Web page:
Marsh got into some legal trouble a few years ago. Some young men accused him of sexual abuse. Marsh died a couple of years ago and some residents actually began clamoring for the Caddies to be removed from their location just west of the Amarillo city limits to protest the allegations that were leveled against Marsh.

Fiddlesticks! They should stay.

Whenever I drive by them, I think of a time I had taken an out-of-town visitor to see the cars. A big tour bus pulled up and out of it poured about three dozen or so tourists. I started chatting one of them up. He was from Australia, as were the rest of his bus mates. They were traveling from coast to coast and stopped in Amarillo to gawk at Cadillac Ranch.

The young Aussie was dumbfounded. “Who in the world does this? Who sticks cars in the ground like this?” I gave him the 30-second elevator speech that it was done by someone with a lot of time on his hands … and a lot of money in his bank account.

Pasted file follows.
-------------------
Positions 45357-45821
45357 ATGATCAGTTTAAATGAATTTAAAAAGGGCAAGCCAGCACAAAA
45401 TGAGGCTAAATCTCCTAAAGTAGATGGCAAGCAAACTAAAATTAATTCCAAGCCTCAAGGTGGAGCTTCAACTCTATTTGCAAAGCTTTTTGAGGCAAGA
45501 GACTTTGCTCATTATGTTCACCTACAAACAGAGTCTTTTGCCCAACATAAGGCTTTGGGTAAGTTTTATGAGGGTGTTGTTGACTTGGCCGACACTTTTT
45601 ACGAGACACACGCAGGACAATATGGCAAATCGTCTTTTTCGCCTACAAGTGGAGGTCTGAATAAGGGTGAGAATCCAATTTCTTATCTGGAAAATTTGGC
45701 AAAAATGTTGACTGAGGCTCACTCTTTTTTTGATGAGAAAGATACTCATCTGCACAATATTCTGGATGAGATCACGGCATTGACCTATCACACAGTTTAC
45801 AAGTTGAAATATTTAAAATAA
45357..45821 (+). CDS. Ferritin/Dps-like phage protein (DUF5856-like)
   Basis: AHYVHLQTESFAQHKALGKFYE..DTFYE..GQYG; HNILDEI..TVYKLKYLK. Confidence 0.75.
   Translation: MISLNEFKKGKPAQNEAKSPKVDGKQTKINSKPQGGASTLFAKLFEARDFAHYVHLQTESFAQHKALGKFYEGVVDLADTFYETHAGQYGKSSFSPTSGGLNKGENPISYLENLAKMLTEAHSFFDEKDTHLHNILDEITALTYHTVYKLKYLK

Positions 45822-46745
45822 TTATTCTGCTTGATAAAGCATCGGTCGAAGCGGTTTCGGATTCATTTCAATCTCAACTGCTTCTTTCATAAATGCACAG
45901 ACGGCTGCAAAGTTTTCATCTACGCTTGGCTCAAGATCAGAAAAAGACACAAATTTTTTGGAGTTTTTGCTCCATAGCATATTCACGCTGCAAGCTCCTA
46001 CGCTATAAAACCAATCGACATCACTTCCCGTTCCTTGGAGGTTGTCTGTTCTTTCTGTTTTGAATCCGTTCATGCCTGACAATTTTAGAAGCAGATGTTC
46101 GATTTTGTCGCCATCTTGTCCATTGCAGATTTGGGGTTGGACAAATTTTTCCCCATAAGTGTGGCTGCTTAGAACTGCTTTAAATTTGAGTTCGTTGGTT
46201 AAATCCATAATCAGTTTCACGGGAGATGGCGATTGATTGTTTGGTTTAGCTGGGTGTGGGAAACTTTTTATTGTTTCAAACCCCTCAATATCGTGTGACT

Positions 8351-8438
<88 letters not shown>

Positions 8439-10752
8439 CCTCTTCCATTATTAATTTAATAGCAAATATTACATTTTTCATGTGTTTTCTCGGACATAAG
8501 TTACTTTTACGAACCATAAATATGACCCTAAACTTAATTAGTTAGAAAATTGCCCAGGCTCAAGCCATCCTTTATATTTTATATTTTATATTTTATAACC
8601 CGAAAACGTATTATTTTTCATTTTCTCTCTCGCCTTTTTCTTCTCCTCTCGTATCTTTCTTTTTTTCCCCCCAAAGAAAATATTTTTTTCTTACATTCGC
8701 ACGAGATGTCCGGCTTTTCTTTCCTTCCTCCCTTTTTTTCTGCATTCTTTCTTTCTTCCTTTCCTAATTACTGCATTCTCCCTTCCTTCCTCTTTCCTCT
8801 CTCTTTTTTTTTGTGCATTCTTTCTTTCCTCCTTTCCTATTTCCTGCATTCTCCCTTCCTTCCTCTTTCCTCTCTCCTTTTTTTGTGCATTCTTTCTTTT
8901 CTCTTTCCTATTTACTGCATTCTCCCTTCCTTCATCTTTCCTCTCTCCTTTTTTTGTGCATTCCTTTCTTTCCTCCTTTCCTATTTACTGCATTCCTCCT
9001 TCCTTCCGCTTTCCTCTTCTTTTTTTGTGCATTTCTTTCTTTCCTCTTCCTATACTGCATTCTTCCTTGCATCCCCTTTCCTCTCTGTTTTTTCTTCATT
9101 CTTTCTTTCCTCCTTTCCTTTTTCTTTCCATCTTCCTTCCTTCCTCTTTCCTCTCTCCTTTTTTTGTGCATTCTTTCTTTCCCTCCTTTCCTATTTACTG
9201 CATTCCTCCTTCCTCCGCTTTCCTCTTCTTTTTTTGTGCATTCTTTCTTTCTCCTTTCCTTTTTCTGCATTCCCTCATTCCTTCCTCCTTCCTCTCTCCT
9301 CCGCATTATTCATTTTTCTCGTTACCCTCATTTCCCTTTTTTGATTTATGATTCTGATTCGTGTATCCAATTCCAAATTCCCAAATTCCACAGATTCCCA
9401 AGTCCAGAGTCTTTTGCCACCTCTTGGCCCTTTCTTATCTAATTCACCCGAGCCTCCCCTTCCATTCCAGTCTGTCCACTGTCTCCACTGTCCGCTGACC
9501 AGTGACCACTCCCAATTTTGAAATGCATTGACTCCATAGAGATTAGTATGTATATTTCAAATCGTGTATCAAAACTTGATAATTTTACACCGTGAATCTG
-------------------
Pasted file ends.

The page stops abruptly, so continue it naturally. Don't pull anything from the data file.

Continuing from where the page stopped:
Then I said, “Welcome to America.”

He and I both laughed.

The Cadillacs have been painted in rainbow colors to honor the victims of the Orlando, Fla., slaughter. They’ll be “decorated” again with graffiti, if they haven’t been already.

Whatever. They provide a reminder to those just passing through of the brand of weirdness that can make people smile.

First big RV trip: a rousing success

This is the latest in an occasional series of blog posts commenting on impending retirement.

We can declare our first-ever multi-state, multi-day trip in our recreational vehicle to be a success.

And a rousing one at that.

We shoved off from Amarillo the morning of March 21 and arrived back home just yesterday. Our travel took us to Mesa, Ariz., where we met up with my sister and brother-in-law, who had driven their RV from just north of Vancouver, Wash.

We had a serious blast with them, enjoying the sunshine, a bit of fellowship with fellow RV owners encamped at the park in Mesa and visiting with our aunt and uncle, who live about an hour’s drive south of the Phoenix area.